It is interesting because not only fans are outraged but so are critics. And the criticism coming from both camps is remarkably similar.

    Mo Ryan had a great piece on the Huffington Post where she really asked Goffman some hard and to the point questions about the problems in this season. He danced more than Fred and Ginger combined around those questions. It would be one thing if he was just trying to save face, but he really doesn’t seem to get it.

    During Comic-con, I would venture to guess that nearly 50% of the comments/questions they got from the audience was in praise of or had something to do with the diversity in the show. Not tokenism, but actual diversity where the characters of color had their own stories, background and importance to the arc of the show. How can a response like that from hard core genre fans not give you the clue that this is one major aspect of your show that resonates mightily with people even across color lines? And then to fritter that away by making two of your characters of color completely disappear for swaths of the season, sidelining your lead so that her voice becomes irrelevant, and then killing off one in one of the most pointless and emotionally arid developments?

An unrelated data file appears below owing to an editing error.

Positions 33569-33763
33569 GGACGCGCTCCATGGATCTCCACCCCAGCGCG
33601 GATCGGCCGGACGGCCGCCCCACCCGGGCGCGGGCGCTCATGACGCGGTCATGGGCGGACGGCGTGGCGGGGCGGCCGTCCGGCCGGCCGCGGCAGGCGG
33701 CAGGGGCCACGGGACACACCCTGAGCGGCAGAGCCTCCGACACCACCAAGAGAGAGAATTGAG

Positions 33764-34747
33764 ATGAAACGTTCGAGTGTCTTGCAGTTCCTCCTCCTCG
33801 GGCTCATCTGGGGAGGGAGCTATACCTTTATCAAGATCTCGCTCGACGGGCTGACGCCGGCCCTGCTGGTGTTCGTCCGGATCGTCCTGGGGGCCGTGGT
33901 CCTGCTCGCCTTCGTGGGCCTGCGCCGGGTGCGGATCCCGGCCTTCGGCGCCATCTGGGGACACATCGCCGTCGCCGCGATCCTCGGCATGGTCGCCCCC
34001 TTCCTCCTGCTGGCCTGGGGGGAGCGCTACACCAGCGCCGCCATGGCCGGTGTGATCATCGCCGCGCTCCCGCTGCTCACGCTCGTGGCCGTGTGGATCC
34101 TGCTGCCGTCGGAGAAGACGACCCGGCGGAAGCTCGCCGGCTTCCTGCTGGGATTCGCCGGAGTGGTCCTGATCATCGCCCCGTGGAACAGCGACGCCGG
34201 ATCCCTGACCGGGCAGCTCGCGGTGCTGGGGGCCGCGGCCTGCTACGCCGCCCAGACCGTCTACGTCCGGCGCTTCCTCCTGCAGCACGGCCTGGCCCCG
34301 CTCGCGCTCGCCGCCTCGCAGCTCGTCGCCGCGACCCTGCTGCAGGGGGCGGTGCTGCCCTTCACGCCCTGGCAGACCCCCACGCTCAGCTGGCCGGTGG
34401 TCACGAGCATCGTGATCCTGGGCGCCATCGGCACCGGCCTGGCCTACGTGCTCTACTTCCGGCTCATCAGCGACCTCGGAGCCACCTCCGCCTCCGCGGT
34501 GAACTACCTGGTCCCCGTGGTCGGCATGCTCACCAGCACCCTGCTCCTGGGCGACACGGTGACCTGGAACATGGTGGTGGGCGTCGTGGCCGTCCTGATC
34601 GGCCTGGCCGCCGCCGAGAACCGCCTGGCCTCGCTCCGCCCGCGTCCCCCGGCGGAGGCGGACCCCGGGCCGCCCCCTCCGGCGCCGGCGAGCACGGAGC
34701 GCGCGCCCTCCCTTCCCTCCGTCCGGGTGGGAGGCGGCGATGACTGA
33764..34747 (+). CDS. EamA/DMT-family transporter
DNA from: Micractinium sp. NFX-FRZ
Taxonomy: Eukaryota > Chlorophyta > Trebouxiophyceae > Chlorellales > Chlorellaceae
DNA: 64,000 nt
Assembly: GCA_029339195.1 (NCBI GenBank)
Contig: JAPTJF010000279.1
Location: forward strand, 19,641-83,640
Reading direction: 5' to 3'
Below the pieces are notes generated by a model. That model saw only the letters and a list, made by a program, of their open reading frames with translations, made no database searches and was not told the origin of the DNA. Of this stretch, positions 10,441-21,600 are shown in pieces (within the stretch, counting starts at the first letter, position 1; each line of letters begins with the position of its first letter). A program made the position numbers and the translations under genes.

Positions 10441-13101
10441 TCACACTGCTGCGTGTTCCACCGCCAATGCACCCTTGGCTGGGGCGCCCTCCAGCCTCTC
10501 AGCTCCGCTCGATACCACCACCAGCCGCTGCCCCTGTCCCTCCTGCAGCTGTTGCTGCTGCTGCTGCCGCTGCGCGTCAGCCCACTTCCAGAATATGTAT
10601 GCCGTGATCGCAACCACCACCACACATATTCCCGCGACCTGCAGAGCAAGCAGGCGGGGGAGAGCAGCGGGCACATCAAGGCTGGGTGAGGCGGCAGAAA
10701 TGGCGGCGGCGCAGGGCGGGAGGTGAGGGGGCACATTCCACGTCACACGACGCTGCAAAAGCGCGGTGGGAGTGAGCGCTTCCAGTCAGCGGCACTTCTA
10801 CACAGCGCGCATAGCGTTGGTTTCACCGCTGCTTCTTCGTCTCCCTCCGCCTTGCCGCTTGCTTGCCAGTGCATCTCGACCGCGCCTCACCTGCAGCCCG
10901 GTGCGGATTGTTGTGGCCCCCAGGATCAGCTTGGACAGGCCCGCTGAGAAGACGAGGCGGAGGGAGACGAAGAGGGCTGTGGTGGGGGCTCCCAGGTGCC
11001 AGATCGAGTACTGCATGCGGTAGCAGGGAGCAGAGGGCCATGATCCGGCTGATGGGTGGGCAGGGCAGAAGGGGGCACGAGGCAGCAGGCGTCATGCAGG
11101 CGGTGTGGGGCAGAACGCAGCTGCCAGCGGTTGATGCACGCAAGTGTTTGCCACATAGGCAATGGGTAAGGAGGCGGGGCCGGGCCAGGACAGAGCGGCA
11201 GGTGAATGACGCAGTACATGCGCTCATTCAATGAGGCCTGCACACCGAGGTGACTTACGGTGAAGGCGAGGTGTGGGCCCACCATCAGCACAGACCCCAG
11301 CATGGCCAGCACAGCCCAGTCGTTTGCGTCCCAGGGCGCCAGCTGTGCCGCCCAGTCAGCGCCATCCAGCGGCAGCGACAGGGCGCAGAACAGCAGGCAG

And to top it all off, let’s make our Horsemen of the Frickin’ Apocalypse!! a pair of woobs who are sooo conflicted by their love of Katrina. A character so poorly conceived, deployed and acted (let’s face it, Katia Winter is a block of wood) that even people who have been her defenders finally had to throw in the towel and concede she just isn’t worth hanging your show on.